May 20, 2023
A cipher, also known as an encryption algorithm, is a mathematical function used to encrypt plaintext (unencrypted data) into ciphertext (encrypted data). The purpose of a cipher is to provide secure communication by ensuring that only authorized parties can access the plaintext message. This is achieved by using a secret key to transform the plaintext into ciphertext, which can only be decrypted back to plaintext using the same key.
There are several types of ciphers used in modern cryptography, including symmetric key ciphers, asymmetric key ciphers, and hash functions.
Symmetric key ciphers
Symmetric key ciphers, also known as shared secret ciphers, use the same key for both encryption and decryption. This means that both the sender and receiver must have the same key in order to communicate securely. The most common symmetric key ciphers include AES (Advanced Encryption Standard), DES (Data Encryption Standard), and Blowfish.
AES (Advanced Encryption Standard)
AES is a symmetric key cipher that was established by the National Institute of Standards and Technology (NIST) in 2001. It is widely used in modern cryptography due to its high level of security and efficiency. AES supports key sizes of 128, 192, and 256 bits, and is used in a variety of applications, including SSL/TLS, disk encryption, and wireless network security.
DES (Data Encryption Standard)
DES is a symmetric key cipher that was developed by IBM in the 1970s. It uses a 56-bit key to encrypt and decrypt data, making it less secure than modern ciphers such as AES. Despite its weak security, DES is still used in some legacy systems and applications.
Blowfish is a symmetric key cipher that was developed by Bruce Schneier in 1993. It is similar to AES in terms of security and efficiency, but supports key sizes of up to 448 bits. Blowfish is used in a variety of applications, including file encryption, password storage, and VPNs.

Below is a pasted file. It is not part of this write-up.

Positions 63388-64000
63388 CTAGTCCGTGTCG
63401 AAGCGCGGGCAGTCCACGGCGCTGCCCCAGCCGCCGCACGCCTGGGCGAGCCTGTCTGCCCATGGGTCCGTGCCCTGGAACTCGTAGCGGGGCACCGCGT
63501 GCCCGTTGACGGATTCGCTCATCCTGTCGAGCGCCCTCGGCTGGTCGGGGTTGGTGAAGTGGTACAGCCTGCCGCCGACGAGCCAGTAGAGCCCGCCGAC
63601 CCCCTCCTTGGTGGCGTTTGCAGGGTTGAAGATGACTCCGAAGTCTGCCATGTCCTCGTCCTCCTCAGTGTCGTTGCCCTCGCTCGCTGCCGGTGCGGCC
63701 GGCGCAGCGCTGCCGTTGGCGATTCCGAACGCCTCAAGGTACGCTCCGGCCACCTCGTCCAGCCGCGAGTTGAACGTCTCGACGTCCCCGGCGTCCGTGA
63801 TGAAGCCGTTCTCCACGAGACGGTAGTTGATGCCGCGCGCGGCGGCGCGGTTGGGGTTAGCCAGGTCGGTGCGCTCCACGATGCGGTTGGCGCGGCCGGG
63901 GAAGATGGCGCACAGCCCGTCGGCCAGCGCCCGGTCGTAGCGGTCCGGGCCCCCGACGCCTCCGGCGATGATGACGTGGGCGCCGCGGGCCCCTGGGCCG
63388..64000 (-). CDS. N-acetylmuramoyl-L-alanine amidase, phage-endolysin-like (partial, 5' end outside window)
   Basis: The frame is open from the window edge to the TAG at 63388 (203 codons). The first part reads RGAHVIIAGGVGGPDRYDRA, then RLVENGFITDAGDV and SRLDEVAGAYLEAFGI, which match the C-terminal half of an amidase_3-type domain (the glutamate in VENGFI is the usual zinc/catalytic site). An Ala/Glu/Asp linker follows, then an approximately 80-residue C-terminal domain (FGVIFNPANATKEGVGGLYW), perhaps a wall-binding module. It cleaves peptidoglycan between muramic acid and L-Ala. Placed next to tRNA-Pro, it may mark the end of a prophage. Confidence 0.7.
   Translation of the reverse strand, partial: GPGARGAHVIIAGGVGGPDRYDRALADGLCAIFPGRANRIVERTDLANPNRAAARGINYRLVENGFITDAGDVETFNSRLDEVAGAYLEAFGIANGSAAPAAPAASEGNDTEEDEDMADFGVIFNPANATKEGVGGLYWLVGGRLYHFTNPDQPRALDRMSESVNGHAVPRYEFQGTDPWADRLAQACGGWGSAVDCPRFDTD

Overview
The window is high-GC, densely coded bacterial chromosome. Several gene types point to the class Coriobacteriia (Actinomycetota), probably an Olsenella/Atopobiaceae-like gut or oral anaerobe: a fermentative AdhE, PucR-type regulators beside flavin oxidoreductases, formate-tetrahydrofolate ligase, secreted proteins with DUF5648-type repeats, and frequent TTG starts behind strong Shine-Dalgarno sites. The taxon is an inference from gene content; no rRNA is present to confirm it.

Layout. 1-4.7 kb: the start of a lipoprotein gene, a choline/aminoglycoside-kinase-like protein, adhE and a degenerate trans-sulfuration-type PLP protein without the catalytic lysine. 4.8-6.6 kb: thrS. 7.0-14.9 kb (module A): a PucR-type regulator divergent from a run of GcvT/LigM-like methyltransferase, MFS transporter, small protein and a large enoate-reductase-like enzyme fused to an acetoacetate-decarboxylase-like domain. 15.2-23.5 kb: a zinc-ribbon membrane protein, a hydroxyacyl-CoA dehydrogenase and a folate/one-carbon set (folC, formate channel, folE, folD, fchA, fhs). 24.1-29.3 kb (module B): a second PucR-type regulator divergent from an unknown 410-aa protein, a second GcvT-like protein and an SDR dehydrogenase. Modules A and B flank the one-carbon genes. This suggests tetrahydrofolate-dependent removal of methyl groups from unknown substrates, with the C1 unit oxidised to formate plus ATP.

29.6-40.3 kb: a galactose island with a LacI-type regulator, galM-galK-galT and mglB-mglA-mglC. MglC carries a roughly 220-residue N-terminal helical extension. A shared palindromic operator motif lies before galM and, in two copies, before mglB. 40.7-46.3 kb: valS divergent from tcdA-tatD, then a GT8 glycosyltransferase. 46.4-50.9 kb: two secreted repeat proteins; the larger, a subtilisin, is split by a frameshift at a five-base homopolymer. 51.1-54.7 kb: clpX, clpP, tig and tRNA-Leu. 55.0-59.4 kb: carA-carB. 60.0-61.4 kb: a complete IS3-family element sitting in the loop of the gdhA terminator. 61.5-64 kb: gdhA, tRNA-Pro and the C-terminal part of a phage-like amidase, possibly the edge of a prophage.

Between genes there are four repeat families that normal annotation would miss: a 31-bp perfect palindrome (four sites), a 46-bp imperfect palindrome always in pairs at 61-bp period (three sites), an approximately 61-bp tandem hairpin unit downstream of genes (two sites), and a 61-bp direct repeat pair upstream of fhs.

Asymmetric key ciphers
Asymmetric key ciphers, also known as public key ciphers, use two keys: a public key and a private key. The public key is used to encrypt data, while the private key is used to decrypt data. This means that anyone can send encrypted messages to the owner of the private key, but only the owner can decrypt the messages. The most common asymmetric key ciphers include RSA (Rivest-Shamir-Adleman) and ECC (Elliptic Curve Cryptography).
RSA is an asymmetric key cipher that was developed by Ron Rivest, Adi Shamir, and Leonard Adleman in 1977. It is widely used in modern cryptography due to its high level of security and efficiency. RSA supports key sizes of up to 4096 bits, and is used in a variety of applications, including SSL/TLS, digital signatures, and key exchange.
ECC (Elliptic Curve Cryptography)
ECC is an asymmetric key cipher that is based on the mathematics of elliptic curves. It is similar to RSA in terms of security and efficiency, but uses smaller key sizes. ECC is used in a variety of applications, including SSL/TLS, digital signatures, and key exchange.
Hash functions are mathematical functions that take input data and produce a fixed-size output. The output is typically a string of characters that represents the input data in a unique way. Hash functions are used in modern cryptography to verify the integrity of data, as well as to store passwords securely. The most common hash functions include SHA-1 (Secure Hash Algorithm 1) and SHA-256 (Secure Hash Algorithm 256).
SHA-1 (Secure Hash Algorithm 1)
SHA-1 is a hash function that produces a 160-bit output. It was developed by the National Security Agency (NSA) in 1995, and is widely used in modern cryptography. However, SHA-1 is no longer considered secure, as it is vulnerable to collision attacks.
SHA-256 (Secure Hash Algorithm 256)
SHA-256 is a hash function that produces a 256-bit output. It was also developed by the NSA, and is widely used in modern cryptography. SHA-256 is considered more secure than SHA-1, as it is not vulnerable to collision attacks.